This potentially saves the verifier work in two ways. First, in the optimistic case, where the proof is not challenged, the verifier does no work at all. We expect this to almost always be the case in practice. Second, in the pessimistic case, checking the naysayer proof may be much more efficient than checking the original proof. The naysayer acts as a helper to the verifier by reducing the cost of the verification procedure in fraudulent cases. At worst, checking the naysayer proof is equivalent to verifying the original proof. 

Naysayer proofs also enable other interesting trade-offs. For instance, naysayer proofs might be run at a lower security level than the original proof system. A violation of the naysayer proof system’s soundness undermines the completeness of the original proof system. For an application like a rollup service, this results only in a loss of liveness; the rollup users’ funds would remain secure. Liveness could be restored by falling back to full proof verification.

The naysayer proof paradigm is generally applicable for proof systems with multi-round amplification, repetitive structure (e.g., multiple bilinear pairing checks), or recursive reduction (e.g., Pietrzak’s proof of exponentiation).

Future work

Future work might include a thorough game-theoretical analysis of naysayer proofs (e.g., deposits and the length of the challenge period), which would be crucial for real-world deployments. Another direction is to better understand the complexity theoretic properties of naysayer proofs: Is it possible to create a universal black-box naysayer proof for all non-interactive proof systems? Finally, one might consider several extensions of naysayer proofs, including interactive naysayer proofs or naysayer proofs with non-negligible soundness error.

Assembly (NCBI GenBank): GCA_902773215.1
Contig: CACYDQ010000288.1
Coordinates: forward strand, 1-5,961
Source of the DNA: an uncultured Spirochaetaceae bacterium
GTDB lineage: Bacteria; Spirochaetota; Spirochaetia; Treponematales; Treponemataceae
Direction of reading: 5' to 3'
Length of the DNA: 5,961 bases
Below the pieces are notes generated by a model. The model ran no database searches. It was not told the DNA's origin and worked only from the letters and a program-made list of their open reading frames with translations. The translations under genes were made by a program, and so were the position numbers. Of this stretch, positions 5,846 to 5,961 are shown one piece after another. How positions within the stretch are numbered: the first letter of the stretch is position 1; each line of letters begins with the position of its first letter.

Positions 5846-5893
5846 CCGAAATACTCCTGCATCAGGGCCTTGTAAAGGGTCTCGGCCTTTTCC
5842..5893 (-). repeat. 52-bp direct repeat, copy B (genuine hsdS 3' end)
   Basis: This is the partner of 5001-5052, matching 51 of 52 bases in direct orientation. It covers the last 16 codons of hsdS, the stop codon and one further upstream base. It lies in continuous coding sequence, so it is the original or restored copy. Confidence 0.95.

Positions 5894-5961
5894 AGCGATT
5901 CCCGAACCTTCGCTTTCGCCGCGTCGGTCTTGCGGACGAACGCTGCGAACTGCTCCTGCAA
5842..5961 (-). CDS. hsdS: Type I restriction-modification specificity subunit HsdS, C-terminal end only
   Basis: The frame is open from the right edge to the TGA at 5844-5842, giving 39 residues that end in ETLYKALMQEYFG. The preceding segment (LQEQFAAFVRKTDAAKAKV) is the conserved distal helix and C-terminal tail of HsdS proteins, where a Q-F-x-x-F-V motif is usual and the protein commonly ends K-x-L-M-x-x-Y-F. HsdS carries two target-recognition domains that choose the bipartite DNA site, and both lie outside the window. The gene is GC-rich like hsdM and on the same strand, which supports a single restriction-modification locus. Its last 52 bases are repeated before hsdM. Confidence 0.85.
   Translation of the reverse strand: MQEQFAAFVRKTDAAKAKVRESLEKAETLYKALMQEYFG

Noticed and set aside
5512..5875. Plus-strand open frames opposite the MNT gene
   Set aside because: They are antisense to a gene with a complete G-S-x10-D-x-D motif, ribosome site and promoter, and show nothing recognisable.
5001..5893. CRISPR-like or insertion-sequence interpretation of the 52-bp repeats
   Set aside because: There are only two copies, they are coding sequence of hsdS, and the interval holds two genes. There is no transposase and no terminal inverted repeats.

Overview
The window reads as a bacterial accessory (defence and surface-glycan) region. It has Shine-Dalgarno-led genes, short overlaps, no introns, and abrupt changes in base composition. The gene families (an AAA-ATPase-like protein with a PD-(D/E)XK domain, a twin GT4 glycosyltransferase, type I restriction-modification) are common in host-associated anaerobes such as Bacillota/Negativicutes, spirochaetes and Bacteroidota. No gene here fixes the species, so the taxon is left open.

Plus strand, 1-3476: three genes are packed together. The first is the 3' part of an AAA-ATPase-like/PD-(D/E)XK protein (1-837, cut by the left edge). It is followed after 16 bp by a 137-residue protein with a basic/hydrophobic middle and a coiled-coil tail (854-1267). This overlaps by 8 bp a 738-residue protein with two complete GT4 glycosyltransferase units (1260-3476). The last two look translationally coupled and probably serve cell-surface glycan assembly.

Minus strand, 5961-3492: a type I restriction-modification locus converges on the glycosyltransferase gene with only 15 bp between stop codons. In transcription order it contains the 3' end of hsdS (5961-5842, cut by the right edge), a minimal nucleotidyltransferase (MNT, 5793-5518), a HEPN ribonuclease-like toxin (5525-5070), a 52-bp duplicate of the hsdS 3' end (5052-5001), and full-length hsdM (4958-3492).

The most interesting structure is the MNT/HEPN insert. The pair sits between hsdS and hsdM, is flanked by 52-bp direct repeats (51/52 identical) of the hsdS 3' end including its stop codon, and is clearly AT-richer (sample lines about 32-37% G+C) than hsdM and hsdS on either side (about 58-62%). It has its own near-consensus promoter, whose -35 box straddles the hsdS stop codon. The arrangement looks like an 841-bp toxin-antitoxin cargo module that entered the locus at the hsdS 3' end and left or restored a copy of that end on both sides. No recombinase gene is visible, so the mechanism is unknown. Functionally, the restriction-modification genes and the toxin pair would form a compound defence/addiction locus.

For details, proofs, and citations, read the paper.


István András Seres is a PhD student in the Computer Science department of Eotvos Lorand University, under the supervision of Peter Burcsi and Daniel A. Nagy, and was a research intern at a16z crypto during the summer of ‘23. His research interests include Security & Privacy, particularly security and privacy of blockchains; privacy-enhancing technologies; zero-knowledge protocols; and blockchain scalability. 

Noemi Glaeser is a PhD student in Computer Science at the University of Maryland and the Max Planck Institute for Security & Privacy and was a research intern at a16z crypto during the summer of ‘23. She is interested broadly in applied cryptography. She is a recipient of the NSF Graduate Research Fellowship, and was previously a research intern at NTT Research.

Joseph Bonneau is a Research Partner at a16z crypto. His research focuses on applied cryptography and blockchain security. He has taught cryptocurrency courses at the University of Melbourne, NYU, Stanford, and Princeton, and received a PhD in computer science from the University of Cambridge and BS/MS degrees from Stanford.